Is Democracy Possible Here? Principles for a New Political Debate

By Ronald Dworkin | Go to book overview

CHAPTER 2

TERRORISM AND
HUMAN RIGHTS

Terrorism, Rights, and Security

THOUSANDS OF FANATICS around the world would be glad to die if they could kill Westerners— particularly Americans. They created an unbelievable catastrophe in September 2001, and they may already have weapons of apocalyptic murder that could dwarf the horror of that destruction. We are angry and we are also frightened. Information is our main defense; the more we know about the resources, identity, leaders, and plans of the terrorists the safer we are. One source of information is people: the people our military and police believe may be terrorists themselves or may at least have information about terrorists that would be useful to us. Americans disagree about what our government may do to those people to extract whatever information they have. Controversy has centered on three practices: surveillance, coercive interrogation, and indefinite detention.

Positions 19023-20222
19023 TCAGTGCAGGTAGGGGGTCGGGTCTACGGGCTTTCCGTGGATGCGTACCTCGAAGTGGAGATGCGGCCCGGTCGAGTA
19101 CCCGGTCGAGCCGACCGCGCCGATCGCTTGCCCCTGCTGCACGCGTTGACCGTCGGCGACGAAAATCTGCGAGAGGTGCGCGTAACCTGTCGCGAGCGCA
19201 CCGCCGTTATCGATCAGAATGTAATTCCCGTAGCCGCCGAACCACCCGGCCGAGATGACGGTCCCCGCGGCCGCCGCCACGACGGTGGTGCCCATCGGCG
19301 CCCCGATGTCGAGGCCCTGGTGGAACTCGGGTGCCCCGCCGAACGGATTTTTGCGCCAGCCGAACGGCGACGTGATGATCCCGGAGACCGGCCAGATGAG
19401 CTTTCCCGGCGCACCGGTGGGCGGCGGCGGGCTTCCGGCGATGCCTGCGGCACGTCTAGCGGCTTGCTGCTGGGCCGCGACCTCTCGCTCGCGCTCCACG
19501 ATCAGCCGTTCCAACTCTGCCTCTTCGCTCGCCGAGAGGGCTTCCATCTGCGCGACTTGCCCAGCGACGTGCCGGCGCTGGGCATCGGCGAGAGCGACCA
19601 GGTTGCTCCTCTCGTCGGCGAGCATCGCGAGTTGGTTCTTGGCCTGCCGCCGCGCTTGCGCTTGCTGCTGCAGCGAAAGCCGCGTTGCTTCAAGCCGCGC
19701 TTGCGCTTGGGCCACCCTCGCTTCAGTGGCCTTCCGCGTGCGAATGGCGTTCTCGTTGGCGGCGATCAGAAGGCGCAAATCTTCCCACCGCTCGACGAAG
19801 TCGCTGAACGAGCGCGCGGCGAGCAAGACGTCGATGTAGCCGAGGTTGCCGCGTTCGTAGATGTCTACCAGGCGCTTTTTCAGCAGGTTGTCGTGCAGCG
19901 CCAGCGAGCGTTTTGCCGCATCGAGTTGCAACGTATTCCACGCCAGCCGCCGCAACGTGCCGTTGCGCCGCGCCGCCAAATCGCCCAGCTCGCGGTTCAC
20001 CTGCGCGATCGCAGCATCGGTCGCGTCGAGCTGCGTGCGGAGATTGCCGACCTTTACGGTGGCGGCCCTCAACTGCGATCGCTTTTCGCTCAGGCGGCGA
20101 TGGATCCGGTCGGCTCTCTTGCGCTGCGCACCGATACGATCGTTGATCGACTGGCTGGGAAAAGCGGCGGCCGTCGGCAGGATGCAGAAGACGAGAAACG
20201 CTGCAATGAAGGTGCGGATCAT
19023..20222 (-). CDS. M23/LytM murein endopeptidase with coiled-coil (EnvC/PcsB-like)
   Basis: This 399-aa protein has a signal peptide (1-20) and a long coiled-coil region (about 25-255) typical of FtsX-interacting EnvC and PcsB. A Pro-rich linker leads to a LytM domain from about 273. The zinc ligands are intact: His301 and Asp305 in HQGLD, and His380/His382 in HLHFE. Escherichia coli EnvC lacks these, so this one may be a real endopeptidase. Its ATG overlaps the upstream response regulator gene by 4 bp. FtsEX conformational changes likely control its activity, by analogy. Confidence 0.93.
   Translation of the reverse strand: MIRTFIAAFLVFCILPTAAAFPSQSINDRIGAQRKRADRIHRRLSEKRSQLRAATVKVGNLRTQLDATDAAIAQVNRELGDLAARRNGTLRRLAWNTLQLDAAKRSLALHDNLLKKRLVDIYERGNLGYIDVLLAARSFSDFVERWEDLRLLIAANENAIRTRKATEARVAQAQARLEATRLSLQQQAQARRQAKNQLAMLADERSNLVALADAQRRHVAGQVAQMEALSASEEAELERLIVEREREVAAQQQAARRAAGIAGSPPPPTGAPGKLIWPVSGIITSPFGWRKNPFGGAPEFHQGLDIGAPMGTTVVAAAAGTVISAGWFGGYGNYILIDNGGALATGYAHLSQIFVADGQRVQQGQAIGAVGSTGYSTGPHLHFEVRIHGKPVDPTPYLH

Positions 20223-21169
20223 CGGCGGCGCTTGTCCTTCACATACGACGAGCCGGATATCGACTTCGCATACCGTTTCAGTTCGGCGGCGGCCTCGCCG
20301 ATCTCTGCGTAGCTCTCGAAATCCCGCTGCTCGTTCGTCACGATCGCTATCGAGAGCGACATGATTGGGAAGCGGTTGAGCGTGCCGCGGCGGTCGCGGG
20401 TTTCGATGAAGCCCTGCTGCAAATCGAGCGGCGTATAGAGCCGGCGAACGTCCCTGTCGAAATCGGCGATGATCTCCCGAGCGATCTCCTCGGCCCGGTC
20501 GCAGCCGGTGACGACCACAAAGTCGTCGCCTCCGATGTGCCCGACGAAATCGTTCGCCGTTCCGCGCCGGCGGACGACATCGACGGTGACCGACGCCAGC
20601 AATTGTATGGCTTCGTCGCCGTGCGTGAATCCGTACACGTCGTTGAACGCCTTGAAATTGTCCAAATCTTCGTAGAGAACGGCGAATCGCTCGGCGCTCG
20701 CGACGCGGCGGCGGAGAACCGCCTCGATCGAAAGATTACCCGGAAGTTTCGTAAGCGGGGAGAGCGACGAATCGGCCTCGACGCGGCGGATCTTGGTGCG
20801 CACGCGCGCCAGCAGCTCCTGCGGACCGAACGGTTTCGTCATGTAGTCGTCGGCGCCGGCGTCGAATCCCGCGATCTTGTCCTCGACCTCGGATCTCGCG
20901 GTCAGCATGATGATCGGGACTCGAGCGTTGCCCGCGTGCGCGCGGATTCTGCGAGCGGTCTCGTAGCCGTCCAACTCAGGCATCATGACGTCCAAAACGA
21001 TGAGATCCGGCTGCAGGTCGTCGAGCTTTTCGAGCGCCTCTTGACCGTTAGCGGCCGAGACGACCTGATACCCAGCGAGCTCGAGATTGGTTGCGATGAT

Soon after September 11, 2001, Congress adopted a law authorizing new forms of surveillance so quickly that few senators or representatives had a chance even to read it. Though the law,

-24-

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Is Democracy Possible Here? Principles for a New Political Debate
Table of contents

Table of contents

  • Title Page iii
  • Contents vii
  • Acknowledgments ix
  • Preface xi
  • Chapter 1 - Common Ground 1
  • Chapter 2 - Terrorism and Human Rights 24
  • Chapter 3 - Religion and Dignity 52
  • Chapter 4 - Taxes and Legitimacy 90
  • Chapter 5 - Is Democracy Possible? 127
  • Epilogue 160
  • Notes 165
  • Index 171
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